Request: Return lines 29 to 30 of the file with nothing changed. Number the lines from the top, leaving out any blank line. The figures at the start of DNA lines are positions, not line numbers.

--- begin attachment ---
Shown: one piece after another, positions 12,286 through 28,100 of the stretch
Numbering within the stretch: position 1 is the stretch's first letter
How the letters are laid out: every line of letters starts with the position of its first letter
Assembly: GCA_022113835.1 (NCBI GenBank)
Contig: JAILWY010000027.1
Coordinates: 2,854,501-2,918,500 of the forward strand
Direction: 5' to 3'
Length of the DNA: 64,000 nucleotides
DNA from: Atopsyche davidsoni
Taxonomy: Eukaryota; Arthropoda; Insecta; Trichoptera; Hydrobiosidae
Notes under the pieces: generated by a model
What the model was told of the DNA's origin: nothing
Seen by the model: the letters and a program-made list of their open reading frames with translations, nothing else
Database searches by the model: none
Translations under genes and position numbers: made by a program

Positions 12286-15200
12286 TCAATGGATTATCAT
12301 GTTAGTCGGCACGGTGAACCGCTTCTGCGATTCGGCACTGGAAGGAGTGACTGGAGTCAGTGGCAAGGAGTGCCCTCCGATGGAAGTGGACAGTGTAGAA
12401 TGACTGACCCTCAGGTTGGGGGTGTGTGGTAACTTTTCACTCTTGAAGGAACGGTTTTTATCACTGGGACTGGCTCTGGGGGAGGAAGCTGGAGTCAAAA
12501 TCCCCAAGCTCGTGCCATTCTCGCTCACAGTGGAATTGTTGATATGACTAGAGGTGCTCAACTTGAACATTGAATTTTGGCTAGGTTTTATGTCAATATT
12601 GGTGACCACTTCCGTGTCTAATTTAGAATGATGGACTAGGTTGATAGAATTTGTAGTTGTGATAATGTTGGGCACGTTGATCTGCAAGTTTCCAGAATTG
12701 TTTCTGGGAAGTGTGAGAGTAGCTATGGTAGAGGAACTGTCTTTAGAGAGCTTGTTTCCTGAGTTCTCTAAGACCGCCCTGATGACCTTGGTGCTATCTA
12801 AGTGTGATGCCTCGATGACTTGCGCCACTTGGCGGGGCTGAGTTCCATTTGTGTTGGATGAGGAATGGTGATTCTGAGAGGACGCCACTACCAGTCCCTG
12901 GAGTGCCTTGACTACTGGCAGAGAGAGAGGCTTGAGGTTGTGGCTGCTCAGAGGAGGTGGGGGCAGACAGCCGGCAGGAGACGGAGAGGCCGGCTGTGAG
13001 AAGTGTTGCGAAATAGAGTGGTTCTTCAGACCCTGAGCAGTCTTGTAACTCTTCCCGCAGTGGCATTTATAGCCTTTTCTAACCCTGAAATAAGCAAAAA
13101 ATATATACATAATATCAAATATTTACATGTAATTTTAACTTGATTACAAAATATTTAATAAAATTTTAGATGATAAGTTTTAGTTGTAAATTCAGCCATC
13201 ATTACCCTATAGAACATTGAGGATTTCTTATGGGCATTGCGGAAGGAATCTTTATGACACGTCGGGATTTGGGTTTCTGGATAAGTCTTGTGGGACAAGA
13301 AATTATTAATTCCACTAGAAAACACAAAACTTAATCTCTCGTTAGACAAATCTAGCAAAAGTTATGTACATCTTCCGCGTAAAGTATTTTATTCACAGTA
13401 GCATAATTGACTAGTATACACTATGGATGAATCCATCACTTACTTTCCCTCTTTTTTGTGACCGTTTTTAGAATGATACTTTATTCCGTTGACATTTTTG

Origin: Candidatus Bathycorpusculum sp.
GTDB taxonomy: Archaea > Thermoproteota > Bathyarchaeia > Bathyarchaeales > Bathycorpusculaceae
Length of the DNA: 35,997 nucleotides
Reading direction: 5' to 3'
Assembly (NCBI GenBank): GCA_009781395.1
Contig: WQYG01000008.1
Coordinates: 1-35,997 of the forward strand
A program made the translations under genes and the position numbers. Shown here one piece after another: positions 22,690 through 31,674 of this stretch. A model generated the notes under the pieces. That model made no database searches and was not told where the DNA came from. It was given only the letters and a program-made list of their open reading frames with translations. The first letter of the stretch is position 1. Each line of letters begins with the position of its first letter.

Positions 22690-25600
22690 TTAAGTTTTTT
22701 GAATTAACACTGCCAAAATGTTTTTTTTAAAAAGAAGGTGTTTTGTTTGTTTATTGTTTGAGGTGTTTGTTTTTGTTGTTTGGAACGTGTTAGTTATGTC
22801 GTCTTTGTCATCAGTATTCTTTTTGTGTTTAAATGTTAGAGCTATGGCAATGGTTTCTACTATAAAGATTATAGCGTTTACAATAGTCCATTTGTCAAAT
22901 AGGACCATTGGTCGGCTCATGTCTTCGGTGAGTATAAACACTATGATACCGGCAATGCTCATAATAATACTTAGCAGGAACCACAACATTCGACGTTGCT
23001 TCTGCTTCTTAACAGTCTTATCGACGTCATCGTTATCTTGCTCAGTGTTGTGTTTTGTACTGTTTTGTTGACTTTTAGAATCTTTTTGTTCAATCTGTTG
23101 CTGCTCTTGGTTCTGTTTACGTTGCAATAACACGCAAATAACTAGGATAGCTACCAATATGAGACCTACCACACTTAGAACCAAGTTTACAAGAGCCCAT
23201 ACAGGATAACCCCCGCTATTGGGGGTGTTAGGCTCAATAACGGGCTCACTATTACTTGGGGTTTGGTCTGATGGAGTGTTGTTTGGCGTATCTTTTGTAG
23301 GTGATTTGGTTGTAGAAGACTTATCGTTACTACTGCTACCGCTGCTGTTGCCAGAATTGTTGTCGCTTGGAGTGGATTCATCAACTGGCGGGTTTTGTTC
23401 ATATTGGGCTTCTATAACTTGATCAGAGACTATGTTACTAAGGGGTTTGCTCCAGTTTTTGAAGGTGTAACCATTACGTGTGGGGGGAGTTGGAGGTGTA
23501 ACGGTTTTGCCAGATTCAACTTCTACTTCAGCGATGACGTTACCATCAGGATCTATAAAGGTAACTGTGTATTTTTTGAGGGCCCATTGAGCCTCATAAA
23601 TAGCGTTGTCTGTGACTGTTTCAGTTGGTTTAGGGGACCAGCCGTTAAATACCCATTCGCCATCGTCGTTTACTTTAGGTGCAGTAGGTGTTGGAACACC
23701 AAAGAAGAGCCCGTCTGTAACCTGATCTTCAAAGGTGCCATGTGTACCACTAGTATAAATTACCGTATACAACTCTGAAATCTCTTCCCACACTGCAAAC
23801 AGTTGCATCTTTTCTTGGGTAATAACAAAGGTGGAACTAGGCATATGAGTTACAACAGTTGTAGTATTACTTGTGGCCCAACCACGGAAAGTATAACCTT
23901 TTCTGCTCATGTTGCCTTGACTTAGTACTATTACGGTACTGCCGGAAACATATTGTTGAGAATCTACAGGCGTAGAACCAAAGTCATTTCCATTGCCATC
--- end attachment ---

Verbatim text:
13401 GCATAATTGACTAGTATACACTATGGATGAATCCATCACTTACTTTCCCTCTTTTTTGTGACCGTTTTTAGAATGATACTTTATTCCGTTGACATTTTTG

Origin: Candidatus Bathycorpusculum sp.